X-Men

Season 2 Episode 7

Time Fugitives (1)

2
Aired Saturday 11:30 AM Dec 11, 1993 on FOX
9.4
out of 10
User Rating
109 votes
4

EPISODE REVIEWS
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Episode Summary

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Time Fugitives (1)
AIRED:
Bishop returns from the future to again attempt to fix his world, this time trying to stop a plague from infecting mutants. But his noble actions lead to a far greater tragedy.

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SUBMIT REVIEW
  • The X-Men must try and uncover the conspiracy behind a mysterious new plague that is causing anti-mutant bigotry to rise. Bisop and Cable cross paths and a nice plot twist shows just how evil Apocalypse really is.moreless

    9.0
    'Time Fugititives' brings back the time travel element, with the future still looking bleak and oppressive. Bishop returns and we get to see much more of Cable.



    Time travel and the possible parodoxes that can occur will end up becoming a frequent theme in the X-men series, which I loved. The episode also presents a fairly mature ethical dilemmia. Both Bishop and Cable believe that they must do whatever it takes to save their future, even at the expense of other people.



    The central virus storyline has applicability to real life events, namely the AIDS-HIV pandemic. As occured in real life, prejudice is directed at those people infected and certain unpopular segments of the society are unjustly scapegoated.moreless
  • WEll this episode is about saving the future bishop returns from the future and tries to save the world again. this time the grate hero from anothe future-cable helps him and the x men to deffet the grates villan of the all appocalipsmoreless

    9.1
    the proccess of this two ephisodes is amazing.

    how caracters come from the future to the present and try to change it- and they have to do it twice.

    in this episode isaw cable for the first time- i was 15 years old-and loved this guy.

    this guy didnt fear anything and workt alone with grate courage.

    he fought the x men by himself at first (thinking they were his enemies)- and almost deffited them!



    Cable remindes me of arnold in the terminater( he to has a robots eye)

    A GRATE episode-with a very surprising ending.

    i think this was a grate series and loved Cable as in some ways I think Im like him- very stuburn and i fight my fights alone



    ENJOY!moreless
  • Surprising twist.

    9.0
    Around the year 4000, Cable and his comrades are battling Apacalypse's army in a classic tale of man vs. machine. However, in the sky, a faint image of Bishop is flying through, and a tornado emerges. Cable was informed from his computer that time is fixing itself because change that occured in the past. He gets a projection of what happened. Bishop traveled back to the past again because of a plague that was blamed solely on mutants. It seems that Apacalypse and Creed were behind it all. Creed tried injecting Beast with the plague on live television, but Bishop stopped him, accidentally getting himself. He requested aid from Apacalypse, but he refused to give it. The X-Men followed him, and destroyed the lab. Apacalypse efficiently eliminated the X-Men, and the virus was destroyed. However, the future was in a huge downwards spiral.



    Probably the most consistent X-Men episode I've ever seen so far. The storyline to this two episode set is surprisingly deep filled with a pretty nice twist in the end. While the virus was destroyed, the virus that was still out there, spread, and anti bodies were never created to counter them. Kind of funny how Bishop screws up almost everything he does, but that's just him. I really liked how the episode started; Cable and his comrades are battling Apacalypse, but then tornadoes rip apart the city. In fact, it's probably one of the most unique starts to an episode I've ever seen. The same can also be said for its ending. Though the middle parts can't also be disregarded. Creed's attempts of creating another conspiracy was really well executed, and it really pulled some emotion out of you to provide support for the mutants.moreless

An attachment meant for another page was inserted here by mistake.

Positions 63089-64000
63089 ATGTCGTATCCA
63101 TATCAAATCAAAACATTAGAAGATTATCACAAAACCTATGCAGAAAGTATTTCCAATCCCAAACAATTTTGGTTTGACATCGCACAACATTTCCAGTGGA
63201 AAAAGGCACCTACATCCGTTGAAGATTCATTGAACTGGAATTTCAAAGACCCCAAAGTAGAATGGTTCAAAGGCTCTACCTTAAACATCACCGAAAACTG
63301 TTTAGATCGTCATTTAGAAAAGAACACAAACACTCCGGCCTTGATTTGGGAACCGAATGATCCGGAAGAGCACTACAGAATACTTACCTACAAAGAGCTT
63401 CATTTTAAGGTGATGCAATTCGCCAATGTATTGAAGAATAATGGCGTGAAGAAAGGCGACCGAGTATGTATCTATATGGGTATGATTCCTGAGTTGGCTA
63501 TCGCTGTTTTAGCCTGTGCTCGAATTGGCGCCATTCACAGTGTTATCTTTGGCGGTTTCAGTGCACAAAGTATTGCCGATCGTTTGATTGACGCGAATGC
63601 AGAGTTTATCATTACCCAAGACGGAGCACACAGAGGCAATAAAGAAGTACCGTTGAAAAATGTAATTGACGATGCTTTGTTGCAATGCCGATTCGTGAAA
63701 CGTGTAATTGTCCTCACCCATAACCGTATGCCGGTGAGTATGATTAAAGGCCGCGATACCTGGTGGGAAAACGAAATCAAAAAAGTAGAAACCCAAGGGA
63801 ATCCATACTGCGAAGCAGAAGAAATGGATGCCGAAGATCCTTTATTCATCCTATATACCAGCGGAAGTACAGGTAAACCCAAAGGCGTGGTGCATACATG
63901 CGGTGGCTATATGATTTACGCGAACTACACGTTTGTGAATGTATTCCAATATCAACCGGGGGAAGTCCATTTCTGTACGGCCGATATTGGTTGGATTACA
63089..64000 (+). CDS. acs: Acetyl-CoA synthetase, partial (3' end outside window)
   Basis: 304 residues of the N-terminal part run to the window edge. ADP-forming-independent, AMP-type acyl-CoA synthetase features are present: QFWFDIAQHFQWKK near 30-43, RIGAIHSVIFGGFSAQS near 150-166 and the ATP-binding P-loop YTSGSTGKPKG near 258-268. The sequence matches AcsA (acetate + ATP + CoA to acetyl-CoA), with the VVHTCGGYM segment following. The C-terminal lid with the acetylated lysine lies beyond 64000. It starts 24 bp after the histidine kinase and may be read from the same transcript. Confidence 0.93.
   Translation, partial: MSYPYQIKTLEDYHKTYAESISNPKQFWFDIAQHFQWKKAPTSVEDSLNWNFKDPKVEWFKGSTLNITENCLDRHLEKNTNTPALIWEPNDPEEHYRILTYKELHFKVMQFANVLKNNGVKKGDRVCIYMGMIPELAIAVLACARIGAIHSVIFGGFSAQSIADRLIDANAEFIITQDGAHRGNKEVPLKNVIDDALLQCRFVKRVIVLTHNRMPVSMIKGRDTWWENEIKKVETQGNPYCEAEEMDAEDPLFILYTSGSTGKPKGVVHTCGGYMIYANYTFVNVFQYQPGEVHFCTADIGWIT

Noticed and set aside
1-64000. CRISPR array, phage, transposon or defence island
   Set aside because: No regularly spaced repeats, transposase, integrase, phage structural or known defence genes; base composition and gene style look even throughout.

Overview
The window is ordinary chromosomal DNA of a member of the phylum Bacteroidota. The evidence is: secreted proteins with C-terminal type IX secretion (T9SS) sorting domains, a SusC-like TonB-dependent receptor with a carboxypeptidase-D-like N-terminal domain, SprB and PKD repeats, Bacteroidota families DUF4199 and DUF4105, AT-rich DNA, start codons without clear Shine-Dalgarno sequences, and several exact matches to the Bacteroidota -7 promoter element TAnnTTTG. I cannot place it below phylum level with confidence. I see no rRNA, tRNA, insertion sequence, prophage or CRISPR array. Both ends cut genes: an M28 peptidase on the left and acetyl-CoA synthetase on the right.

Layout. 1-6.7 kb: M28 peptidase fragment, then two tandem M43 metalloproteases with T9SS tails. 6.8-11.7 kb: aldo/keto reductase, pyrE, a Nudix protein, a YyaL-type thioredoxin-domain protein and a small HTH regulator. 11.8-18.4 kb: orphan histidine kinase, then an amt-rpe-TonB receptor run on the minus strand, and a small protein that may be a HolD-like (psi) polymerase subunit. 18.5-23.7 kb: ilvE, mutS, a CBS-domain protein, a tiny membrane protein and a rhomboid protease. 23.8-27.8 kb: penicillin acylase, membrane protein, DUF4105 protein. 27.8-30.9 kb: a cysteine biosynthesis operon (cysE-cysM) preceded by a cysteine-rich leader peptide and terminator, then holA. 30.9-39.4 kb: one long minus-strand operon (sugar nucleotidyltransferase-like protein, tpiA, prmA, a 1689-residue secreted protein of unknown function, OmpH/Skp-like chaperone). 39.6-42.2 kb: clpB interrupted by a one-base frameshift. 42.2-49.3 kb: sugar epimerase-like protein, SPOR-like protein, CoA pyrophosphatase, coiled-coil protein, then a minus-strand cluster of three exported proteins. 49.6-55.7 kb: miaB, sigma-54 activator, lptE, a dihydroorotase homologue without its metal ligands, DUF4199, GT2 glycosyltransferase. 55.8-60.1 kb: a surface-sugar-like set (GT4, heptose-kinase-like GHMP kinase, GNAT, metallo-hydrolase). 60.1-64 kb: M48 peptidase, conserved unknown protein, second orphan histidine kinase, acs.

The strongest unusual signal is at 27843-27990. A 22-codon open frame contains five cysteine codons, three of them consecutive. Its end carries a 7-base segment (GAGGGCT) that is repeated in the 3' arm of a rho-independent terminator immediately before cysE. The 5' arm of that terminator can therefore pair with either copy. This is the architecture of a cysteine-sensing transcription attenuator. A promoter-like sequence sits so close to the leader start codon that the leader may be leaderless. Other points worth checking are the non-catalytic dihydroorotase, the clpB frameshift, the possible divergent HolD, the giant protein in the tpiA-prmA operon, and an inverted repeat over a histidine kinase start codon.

• Part one of a really bizarre time paradox

    10
    Time Fugitives-Part I works both as a stand-alone story in two parts as well as an overall pivotal plot point in the story arc of the series. We also finally get to discover Cable's history. Michael Edens hits a home run with this episode. Part I shows the whole story in one for, which has a powerful impact by the end of this two parter. Being able to bring to time travel stories together can be truly a work of genius, if properly interwoven.



    The story begins at the year 3999, where Cable and his comrades fight a truly apocalyptic battle against the forces of Apocalypse. A strange event begins to take shape as a series of violent tornados begin to sweep the world in that far-off future. Even Apocalypse doesn't seem to understand it. Cable's friends are swept away by this storm.



    Cable is forced to make a run for it and asks his personal computer for an explanation. It turns out to be Bishop's own fault. It turns out that after Bishop's return from the events of Days of Future Past, New York had an even worse problem in the form of a mysterious plague, responsible for wiping out mutantkind. Forge promptly sent Bishop back to the present to correct this.



    Meanwhile, Jubilee sends a broken appliance for repairs at a parts shop. The manager suddenly gets very ill. The effects of the virus turned out to be a spooky bit of animation. Very effective, as it sets the dark mood for this story. One of the friends of humanity points his finger at poor Jubilee, blaming mutantkind for the plague. This episode works on many levels, including upping the stakes related to strained human/mutant relations. Storm saves Jubilee from this mess. After Beast examines her, it turns out she's clean. This is also the first real Beast story done this season, in which he ends up playing a part that actually has some relevance to the plot.



    As Bishop works to uncover the one behind this mess, the Friends of Humanity go on a protest against some innocent mutants, cooped up in a safehouse. Bishop actually tries to be polite and ask eveyone to leave. When one of the FOH shoots him, it's enough to get this rookie angered and powered up to create a real mess against the crowd. This is where the X-Men are forced to take action.